Durham has become the first university to offer a bursary to persuade students to defer their studies.
Bursaries will be offered to students who defer their studies until 2021, as UCAS figures show that 15,000 applicants who originally lost out on their first-choice places due to downgraded A-levels have now met their original offer.
Following the government U-turn on A-levels, the university has promised to honour all offers that were successfully met. However, it says that some students “will have to defer entry” because of “capacity issues, both in regard to teaching and accommodation”.
An email sent to students said that those who deferred would be guaranteed sought-after college accommodation and “will be provided with a bursary by Durham University to help with their transition to university life”.
Durham did not say how much a bursary would be worth and said that further details would follow shortly.
Due to legally binding contracts made when offers were sent out, universities could face being legal action if they do not offer a place to students who have met their conditions.
Nick Hillman, the Director of the Higher Education Policy Institute, said: “I think Durham will be the first of many. There could be an arms race where one university offers, say, £2,000, and somebody else offers more.
“What students will want is cash in hand, and the other thing they will want, which doesn’t cost universities anything, is first dibs on the accommodation.”
The Russell Group called for additional government support and funding, warning of an unprecedented rise in numbers and possible deferrals.
Allocating A-level grades to students who did not sit exams was never going to be easy. But the government’s solution is a clear fail. This will have repercussions for universities and students, now and in the coming years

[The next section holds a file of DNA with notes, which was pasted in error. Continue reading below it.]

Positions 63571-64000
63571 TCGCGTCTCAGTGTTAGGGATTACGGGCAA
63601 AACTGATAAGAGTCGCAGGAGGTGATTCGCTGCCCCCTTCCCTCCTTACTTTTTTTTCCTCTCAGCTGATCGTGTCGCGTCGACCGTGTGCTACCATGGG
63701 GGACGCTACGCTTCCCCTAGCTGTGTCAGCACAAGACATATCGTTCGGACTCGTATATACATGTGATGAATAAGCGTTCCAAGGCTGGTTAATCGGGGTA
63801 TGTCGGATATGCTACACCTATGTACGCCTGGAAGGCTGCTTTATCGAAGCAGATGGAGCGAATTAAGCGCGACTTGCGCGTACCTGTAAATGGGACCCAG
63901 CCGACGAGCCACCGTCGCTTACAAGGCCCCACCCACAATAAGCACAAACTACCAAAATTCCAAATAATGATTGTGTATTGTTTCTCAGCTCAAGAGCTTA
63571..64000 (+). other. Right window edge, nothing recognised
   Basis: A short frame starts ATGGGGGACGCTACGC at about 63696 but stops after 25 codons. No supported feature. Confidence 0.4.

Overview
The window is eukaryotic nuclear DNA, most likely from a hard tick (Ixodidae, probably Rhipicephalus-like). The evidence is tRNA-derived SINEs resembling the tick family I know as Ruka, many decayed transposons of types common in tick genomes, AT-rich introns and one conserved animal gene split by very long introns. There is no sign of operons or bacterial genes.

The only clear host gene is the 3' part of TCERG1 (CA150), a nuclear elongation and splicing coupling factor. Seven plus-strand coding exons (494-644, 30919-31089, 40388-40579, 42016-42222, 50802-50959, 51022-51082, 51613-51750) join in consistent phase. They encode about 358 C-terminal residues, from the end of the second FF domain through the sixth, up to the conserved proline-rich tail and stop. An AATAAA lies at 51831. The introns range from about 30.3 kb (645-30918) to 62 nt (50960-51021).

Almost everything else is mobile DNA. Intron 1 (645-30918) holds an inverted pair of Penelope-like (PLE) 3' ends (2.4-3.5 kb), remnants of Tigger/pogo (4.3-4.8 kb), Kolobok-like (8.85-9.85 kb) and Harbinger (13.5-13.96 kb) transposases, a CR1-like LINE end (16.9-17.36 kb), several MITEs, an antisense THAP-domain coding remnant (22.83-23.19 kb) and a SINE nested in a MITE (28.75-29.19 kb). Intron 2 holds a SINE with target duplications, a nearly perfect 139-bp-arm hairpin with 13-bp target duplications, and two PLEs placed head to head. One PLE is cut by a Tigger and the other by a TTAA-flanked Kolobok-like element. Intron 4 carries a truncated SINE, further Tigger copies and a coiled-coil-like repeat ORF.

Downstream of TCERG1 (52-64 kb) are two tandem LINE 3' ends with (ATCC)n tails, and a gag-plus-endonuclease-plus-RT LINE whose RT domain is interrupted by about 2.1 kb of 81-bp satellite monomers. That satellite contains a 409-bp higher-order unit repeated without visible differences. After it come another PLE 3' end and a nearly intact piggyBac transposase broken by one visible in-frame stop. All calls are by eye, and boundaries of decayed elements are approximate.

– Institute for Fiscal Studies
Staff at one leading university said that they were overwhelmed with students following the government’s U-turn, with the Psychology department now having 230 eligible students compared to their original target of 190 students.
The government has removed caps on student numbers for each course and has said that it will work closely with universities over the challenge they are facing.
The government is going to provide medical schools with extra funding, so more students are able to train as doctors and there are more places for those who now have higher grades.
The Medical Schools Council said it was “delighted” but warned that some students may still not get a place this year.
Katie Petty-Saphon, the Council’s chief executive, said that her members would “do everything possible to facilitate the increased number of students now eligible to study medicine, but until the precise numbers are known it is impossible to say how many will have to defer”.
The Institute for Fiscal Studies (IFS) branded the government’s handling of the crisis “a clear fail” and said that the government’s U-turn had left universities “in the lurch”.
The IFS warned that while the top universities would struggle to accommodate the extra students, the situation could be “financially crippling” for universities lower down the rankings, because of the loss of a number of students to higher ranked universities.
“Allocating A-level grades to students who did not sit exams was never going to be easy. But the government’s solution is a clear fail. This will have repercussions for universities and students, now and in the coming years.”